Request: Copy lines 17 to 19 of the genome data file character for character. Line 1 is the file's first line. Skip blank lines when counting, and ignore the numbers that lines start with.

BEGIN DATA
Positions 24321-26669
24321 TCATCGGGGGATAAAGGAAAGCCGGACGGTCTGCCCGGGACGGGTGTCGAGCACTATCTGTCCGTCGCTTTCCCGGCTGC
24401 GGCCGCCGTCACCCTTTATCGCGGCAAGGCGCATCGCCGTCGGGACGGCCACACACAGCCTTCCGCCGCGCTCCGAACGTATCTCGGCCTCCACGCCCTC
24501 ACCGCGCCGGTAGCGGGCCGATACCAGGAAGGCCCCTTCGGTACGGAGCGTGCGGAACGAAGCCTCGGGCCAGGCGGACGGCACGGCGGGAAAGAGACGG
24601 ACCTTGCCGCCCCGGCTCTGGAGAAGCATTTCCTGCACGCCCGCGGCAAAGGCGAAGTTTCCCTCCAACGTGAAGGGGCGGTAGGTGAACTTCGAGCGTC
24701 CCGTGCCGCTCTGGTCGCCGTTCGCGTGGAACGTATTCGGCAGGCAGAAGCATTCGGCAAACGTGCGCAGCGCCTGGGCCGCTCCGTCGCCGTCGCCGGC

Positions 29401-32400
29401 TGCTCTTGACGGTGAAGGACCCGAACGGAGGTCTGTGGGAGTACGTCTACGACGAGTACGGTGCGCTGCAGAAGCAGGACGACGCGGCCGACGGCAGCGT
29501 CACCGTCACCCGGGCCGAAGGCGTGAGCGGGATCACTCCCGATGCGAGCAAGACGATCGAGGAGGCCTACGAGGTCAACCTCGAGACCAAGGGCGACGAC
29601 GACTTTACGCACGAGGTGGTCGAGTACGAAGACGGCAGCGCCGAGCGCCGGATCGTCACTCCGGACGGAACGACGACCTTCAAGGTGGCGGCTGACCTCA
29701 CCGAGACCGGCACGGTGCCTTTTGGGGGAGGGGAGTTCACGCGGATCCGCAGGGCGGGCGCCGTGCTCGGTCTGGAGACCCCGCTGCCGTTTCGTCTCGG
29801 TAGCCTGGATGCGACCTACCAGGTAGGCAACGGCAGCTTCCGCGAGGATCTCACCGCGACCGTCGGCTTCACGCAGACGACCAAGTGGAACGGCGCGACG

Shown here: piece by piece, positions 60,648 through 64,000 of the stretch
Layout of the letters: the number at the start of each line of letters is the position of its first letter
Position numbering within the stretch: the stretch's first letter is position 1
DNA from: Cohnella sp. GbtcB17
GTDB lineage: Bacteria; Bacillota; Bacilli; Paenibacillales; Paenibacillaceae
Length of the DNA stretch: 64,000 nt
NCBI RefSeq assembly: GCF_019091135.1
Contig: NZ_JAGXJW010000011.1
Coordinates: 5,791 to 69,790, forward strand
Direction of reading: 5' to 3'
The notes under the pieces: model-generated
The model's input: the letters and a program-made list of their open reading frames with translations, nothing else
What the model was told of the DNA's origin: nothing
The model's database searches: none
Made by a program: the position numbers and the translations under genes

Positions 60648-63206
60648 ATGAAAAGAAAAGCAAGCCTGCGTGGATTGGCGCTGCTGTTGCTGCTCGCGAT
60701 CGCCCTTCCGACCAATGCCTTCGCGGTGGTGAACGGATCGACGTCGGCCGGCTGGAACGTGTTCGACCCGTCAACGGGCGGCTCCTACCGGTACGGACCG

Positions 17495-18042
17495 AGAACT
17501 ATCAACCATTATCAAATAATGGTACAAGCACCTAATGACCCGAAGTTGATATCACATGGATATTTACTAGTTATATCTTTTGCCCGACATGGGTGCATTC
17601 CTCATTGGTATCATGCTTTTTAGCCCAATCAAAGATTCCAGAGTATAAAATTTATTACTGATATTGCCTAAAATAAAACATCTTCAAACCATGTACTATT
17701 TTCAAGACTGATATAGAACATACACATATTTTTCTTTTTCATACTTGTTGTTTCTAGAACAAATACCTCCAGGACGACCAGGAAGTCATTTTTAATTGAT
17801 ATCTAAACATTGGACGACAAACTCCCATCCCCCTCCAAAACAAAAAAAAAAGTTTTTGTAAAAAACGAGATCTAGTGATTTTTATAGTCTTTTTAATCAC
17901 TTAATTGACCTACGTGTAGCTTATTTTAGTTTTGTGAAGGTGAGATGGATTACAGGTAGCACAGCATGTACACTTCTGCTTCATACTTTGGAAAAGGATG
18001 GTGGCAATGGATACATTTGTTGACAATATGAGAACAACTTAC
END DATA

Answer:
GTDB lineage: Bacteria; Bacillota; Bacilli; Paenibacillales; Paenibacillaceae
Length of the DNA stretch: 64,000 nt
NCBI RefSeq assembly: GCF_019091135.1